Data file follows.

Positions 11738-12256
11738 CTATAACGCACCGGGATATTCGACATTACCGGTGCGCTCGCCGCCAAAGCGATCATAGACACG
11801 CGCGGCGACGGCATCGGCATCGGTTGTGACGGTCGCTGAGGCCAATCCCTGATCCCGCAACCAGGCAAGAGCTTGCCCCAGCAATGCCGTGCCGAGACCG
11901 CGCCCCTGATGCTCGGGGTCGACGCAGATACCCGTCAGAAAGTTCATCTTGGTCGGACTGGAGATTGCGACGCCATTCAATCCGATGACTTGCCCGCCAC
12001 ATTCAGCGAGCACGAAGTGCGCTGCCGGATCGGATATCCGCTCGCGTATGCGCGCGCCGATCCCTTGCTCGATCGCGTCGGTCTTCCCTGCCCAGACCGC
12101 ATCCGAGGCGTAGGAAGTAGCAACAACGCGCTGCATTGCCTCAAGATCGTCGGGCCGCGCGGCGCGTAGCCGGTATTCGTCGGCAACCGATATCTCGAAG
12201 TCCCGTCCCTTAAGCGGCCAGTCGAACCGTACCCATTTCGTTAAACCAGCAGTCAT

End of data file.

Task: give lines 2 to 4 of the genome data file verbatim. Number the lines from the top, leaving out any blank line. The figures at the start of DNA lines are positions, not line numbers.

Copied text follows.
11738 CTATAACGCACCGGGATATTCGACATTACCGGTGCGCTCGCCGCCAAAGCGATCATAGACACG
11801 CGCGGCGACGGCATCGGCATCGGTTGTGACGGTCGCTGAGGCCAATCCCTGATCCCGCAACCAGGCAAGAGCTTGCCCCAGCAATGCCGTGCCGAGACCG
11901 CGCCCCTGATGCTCGGGGTCGACGCAGATACCCGTCAGAAAGTTCATCTTGGTCGGACTGGAGATTGCGACGCCATTCAATCCGATGACTTGCCCGCCAC